In November, University of Chicago’s Becker Friedman Institute for Research in Economics brought Thomas Piketty of the Paris School of Economics, University of Wisconsin-Madison’s Steven Durlauf, and Chicago Booth’s Kevin M. Murphy together to discuss the factors and mechanisms driving income inequality in the US.
Becker’s analysis would extend the reach of economics, and completely reshape the field—and social-science research in general, but it took decades to do so.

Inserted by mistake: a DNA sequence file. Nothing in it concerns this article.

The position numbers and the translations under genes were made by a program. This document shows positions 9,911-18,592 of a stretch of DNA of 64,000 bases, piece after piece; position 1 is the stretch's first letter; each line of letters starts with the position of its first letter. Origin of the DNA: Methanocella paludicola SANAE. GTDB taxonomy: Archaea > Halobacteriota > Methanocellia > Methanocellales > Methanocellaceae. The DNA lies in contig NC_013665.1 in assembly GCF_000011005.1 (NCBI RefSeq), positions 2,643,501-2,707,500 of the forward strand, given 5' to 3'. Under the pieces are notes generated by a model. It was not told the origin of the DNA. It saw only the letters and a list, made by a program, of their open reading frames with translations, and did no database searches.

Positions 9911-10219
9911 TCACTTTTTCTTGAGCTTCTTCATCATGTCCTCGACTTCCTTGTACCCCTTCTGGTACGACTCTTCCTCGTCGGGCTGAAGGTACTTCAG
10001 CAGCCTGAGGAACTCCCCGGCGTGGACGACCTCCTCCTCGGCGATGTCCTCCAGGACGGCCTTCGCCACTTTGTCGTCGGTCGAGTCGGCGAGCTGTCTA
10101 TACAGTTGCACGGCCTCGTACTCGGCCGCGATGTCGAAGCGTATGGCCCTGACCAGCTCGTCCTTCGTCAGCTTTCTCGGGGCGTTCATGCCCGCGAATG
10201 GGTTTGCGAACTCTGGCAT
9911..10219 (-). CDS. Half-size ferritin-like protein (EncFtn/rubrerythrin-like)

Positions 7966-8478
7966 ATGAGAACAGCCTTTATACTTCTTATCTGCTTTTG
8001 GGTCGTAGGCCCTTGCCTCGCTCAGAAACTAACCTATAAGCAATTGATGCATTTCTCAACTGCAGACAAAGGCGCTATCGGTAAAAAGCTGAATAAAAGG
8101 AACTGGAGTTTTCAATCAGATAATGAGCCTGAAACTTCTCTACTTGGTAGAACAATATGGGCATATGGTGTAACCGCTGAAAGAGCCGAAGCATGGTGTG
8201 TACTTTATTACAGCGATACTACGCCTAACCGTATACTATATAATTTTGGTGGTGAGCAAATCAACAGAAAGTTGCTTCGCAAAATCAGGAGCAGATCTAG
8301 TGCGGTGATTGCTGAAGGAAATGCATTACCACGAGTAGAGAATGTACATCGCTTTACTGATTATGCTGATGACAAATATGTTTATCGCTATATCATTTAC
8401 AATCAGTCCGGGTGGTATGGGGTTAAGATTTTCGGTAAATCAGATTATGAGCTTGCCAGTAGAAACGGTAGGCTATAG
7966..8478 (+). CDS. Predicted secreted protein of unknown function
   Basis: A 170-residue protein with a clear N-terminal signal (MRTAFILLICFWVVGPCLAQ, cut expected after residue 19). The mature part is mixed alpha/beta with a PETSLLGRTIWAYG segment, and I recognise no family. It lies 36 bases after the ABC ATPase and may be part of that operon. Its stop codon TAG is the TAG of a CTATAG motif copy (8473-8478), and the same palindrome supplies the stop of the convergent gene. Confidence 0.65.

Inequality may be the economic issue of the moment, but the theme has long preoccupied economists.
Uncertainty is confounding by its very definition. In the economy, uncertainty can arise from a number of different corners, including wars, natural disasters, and, of course, government decisions—or indecision.